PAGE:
Sensory Attachment Intervention (SAI )
Sensory Attachment Intervention is an integrative approach to the treatment of children and adults who have suffered abuse or severe neglect. Negative experiences in the womb and in early childhood impact on one's capacity to cope with stress throughout life. Children early on develop behavioural strategies in order to survive their attachment environment. Their pattern is either to freeze and dissociate or to flee and fight. Traumatised children and adults tend to operate in persistent fear mode. They maintain a state of hyper-vigilance. This impedes filtering out "irrelevant" sensory experiences such as background sights and sounds. There is a tendency to be sensory defensive, as the sensory systems have become sensitised to the possibility of danger. Anything that vaguely represents their core fears reactivates the trauma response.
Sensory Attachment Intervention recognises the need to target the areas of the brain that are the source of the dysfunction. The first requirement is to establish regulation of arousal states i.e. to shift from the Autonomic Nervous System bias of either freeze dissociation or flight fight responses (Schore 1994). It then focuses on facilitating modulation of the body senses through the just right combination of regulating experiences. This in turn enables both sensory and emotional discriminative functioning.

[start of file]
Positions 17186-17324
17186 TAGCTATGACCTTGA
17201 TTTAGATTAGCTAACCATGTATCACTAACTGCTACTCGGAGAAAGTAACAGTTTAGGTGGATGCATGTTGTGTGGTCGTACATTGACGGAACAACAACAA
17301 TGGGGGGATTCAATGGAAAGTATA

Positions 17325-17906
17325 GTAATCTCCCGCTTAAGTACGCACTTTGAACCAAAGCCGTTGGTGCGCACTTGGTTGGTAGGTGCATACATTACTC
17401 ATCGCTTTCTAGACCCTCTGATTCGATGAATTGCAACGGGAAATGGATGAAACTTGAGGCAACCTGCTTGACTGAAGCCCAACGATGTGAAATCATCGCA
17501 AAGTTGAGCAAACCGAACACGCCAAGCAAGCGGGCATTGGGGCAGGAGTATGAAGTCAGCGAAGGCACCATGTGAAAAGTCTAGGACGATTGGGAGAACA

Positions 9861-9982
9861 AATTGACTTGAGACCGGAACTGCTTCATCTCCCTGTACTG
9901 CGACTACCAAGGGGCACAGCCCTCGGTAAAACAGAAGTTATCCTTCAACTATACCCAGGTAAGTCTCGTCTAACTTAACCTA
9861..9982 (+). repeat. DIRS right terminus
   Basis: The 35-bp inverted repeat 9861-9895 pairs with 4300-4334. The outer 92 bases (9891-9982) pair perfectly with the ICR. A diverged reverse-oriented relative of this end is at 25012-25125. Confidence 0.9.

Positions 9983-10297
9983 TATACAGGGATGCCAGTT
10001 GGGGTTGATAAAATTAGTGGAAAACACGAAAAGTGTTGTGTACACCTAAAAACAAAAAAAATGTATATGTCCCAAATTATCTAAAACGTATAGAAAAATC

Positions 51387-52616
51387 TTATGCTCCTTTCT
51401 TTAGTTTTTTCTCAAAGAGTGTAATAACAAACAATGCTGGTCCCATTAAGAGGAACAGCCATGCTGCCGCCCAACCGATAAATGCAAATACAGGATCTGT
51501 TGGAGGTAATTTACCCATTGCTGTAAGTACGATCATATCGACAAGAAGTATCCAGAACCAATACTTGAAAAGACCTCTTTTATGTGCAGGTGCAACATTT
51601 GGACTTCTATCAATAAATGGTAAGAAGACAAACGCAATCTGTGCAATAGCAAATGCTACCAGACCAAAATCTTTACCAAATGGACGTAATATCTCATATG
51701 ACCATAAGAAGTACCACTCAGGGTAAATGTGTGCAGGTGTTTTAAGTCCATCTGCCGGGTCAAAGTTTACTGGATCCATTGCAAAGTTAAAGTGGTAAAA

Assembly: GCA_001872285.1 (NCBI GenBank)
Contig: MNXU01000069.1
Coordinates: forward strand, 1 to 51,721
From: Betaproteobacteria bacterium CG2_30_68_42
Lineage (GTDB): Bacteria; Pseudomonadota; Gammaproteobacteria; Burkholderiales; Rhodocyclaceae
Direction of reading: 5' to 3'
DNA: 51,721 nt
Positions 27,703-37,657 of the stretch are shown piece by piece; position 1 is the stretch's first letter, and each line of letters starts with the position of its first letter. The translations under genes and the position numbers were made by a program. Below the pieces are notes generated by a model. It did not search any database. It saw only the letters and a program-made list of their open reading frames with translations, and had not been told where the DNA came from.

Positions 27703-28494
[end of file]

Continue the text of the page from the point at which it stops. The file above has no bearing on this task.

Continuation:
SAI follows the neurological principle of use dependence i.e. patterned, repetitive activation of the neural systems (Perry 2009). This is achieved through changing daily living routines such as how to eat, wash, play and socialise, in ways that are regulating. For example briskly washing and drying the skin is highly alerting and can inadvertently add to stress levels. In the case of children, the sensory and attachment patterns of Carers are also addressed, as attachment is a co-regulation process.
For more detailed reports; Click below to download;
Trauma FFCwv Adoption UK Article CAMHS Paperws.doc
Just Right State Review
We regret we cannot reply to questions about treatment and clinical intake. Assessment is required for safe practice. Referrals are currently only accepted from Social Services Offices or Health Service Departments.
SAI Level 1:
SAI Introductory Course for Professionals:
Just Right State:
Training also now taking place in Australia and New Zealand.
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